The opinion of the court was delivered by: SAND
LEONARD B. SAND, U.S.D.J.
This case involves 1) a purported class action brought on behalf of those persons who purchased common stock and call options of Coleco Industries, Inc. ("Coleco") from May 27, 1983 to September 29, 1983 and who continued to hold these investments on September 30, 1983, and 2) a derivative suit brought on behalf of Coleco. The alleged class has yet to be certified. Defendants in the class action include Coleco and certain of its officers. These officers are also defendants in the derivative suit; one Bruce Stein, and investor in Coleco, is plaintiff in the derivative suit.
The allegations in this case center around Coleco's introduction of its "Adam" home computer system in 1983. The Adam was intended to be a substantial advance in low cost home computer technology. Designed to retail at $600., the system would be fully integrated, offering mass memory storage, complete software, a typewriter keyboard, word processing, and letter-quality printing capability all in one package. Assembling a similar system from components on the market in 1983 would have cost substantially more than $600. Coleco projected sales of 500,000 Adam units in 1983 and record earnings for the year. In fact, Coleco achieved only a small fraction of these expected sales and reported a 7.4 million dollar loss in 1983.
In Count I of the Consolidated and Amended Complaint ("complaint"), the class plaintiffs allege inter alia that defendants' statements concerning Adam during the class period were knowingly or recklessly false, and constitute fraud in violation of Section 10(b) of the Securities Exchange Act of 1934, 15 U.S.C. § 78j(b). Count II alleges fraud in violation of state and common law. Count III charges "negligent misrepresentation" in violation of state law. The derivative claim is asserted in Count IV.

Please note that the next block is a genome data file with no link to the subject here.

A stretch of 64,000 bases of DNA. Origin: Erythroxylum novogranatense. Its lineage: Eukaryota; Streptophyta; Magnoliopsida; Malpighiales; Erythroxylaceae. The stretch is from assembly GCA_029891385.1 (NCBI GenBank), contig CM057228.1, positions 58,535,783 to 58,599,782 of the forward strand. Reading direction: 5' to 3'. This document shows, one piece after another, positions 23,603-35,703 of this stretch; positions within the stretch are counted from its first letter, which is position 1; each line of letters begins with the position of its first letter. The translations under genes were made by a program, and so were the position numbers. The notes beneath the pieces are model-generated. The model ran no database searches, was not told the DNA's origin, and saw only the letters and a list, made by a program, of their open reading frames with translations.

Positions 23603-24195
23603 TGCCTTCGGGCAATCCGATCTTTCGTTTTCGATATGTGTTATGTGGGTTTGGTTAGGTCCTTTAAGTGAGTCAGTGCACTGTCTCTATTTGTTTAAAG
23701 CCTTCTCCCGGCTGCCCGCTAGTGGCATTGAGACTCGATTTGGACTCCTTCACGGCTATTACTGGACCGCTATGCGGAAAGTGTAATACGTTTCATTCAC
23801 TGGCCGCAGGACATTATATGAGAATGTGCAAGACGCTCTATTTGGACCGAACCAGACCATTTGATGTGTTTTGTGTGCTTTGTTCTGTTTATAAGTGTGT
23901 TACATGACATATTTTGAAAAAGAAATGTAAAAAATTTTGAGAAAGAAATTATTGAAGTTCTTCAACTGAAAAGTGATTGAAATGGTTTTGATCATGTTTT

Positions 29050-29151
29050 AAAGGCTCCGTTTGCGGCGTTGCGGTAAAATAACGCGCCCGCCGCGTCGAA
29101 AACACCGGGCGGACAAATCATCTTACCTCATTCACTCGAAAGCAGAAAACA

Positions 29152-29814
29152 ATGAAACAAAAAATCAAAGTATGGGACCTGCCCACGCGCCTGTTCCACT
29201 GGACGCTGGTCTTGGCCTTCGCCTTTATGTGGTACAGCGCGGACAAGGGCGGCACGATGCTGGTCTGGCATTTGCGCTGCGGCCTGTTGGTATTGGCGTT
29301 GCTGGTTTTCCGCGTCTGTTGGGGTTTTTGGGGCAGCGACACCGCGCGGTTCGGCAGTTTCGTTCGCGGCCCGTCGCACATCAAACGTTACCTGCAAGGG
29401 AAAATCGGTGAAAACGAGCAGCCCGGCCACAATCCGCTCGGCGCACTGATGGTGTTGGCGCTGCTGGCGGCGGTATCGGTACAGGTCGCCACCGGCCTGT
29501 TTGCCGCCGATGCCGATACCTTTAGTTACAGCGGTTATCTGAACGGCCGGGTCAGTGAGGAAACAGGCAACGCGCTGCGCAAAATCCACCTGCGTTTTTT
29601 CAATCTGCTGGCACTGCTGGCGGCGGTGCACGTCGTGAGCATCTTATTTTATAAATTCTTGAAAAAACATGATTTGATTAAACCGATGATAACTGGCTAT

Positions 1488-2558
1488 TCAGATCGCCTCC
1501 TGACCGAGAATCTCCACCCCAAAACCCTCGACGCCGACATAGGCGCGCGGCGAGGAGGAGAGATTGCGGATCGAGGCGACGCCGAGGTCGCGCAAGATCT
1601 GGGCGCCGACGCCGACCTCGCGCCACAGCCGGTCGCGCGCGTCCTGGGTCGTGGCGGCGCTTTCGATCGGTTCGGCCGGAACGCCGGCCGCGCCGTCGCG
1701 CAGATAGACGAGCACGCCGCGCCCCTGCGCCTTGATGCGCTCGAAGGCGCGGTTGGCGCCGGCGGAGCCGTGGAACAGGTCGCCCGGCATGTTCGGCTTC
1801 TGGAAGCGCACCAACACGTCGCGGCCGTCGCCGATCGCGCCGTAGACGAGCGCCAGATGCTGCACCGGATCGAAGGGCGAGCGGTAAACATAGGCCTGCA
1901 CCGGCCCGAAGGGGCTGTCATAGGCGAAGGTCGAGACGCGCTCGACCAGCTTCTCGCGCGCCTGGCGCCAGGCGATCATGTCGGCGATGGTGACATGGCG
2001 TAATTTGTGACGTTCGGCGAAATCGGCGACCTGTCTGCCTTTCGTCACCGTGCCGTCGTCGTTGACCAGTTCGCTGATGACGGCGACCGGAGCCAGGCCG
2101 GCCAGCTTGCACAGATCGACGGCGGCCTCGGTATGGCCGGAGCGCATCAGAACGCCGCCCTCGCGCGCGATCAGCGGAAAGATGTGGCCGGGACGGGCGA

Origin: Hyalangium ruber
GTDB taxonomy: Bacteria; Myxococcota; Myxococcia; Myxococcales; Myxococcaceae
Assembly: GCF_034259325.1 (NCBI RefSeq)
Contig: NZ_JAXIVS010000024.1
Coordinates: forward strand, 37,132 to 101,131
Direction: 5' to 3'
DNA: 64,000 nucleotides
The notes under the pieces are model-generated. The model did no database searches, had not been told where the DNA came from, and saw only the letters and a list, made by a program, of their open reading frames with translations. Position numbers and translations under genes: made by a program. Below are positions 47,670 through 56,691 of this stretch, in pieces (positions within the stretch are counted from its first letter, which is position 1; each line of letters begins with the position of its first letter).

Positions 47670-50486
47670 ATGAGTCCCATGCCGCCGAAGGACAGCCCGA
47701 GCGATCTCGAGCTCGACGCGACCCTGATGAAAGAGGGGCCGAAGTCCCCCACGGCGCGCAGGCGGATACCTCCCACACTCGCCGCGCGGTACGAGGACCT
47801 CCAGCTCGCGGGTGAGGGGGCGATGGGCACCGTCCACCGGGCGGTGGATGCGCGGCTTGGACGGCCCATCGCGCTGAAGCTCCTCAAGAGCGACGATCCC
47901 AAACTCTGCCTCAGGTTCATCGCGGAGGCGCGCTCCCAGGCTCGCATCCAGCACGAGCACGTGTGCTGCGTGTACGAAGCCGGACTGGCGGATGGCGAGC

Defendants now move (1) to dismiss Counts I and II for failure to plead fraud with the requisite particularity, see F.R.Civ.P. 9(b), (2) to dismiss Count III for failure to state a claim upon which relief can be granted, see F.R.Civ.P. 12(b). The individual defendants move to dismiss the derivative count for failure to state a claim or, alternatively, to join "indispensable parties" on their derivative claim under F.R.Civ.P. 19.
Rule 9(b) of the Federal Rules of Civil Procedure provides:
In all averments of fraud or mistake, the circumstances constituting fraud or mistake shall be stated with particularity. Malice, intent, knowledge, and other condition of mind of a person may be averred gradually.
This rule aims largely to provide the defendant fair notice of the basis of plaintiff's claim and to protect defendant's reputation from groundless accusations of fraud incited by the possibility of an "in terrorem increment" in the settlement value of a lawsuit. See generally Ross v. A.H. Robins Co., Inc., 607 F.2d 545 (2d Cir. 1979), cert. denied, 446 U.S. 946, 64 L. Ed. 2d 802, 100 S. Ct. 2175 (1980).
Defendants argue that the complaint fails to satisfy Rule 9(b) principally because it does not allege sufficient facts giving rise to a reasonable inference of scienter. Moreover, counsel for defendants represented at oral argument that, even when plaintiffs' submissions outside the pleadings are considered, no facts support an inference that defendants knowingly or recklessly deceived the investing public during the relevant time period.
We believe defendants' contentions are without merit and that the complaint as drafted satisifies Rule 9(b).
Rule 9(b), of course, imposes no requirement of prolixity, see Somerville v. Major Exploration, Inc., 576 F. Supp. 902, 911 (S.D.N.Y. 1983). A concise summary of plaintiffs' contentions as to scienter is set forth in paragraph 17 of the complaint:
Defendants' intent and conduct, as set forth below, were calculated to promise delivery of a finished retail product for Christmas sales in 1983, which product was neither developed, perfected nor capable of massive retail delivery by that date and which defendants either knew they could not ...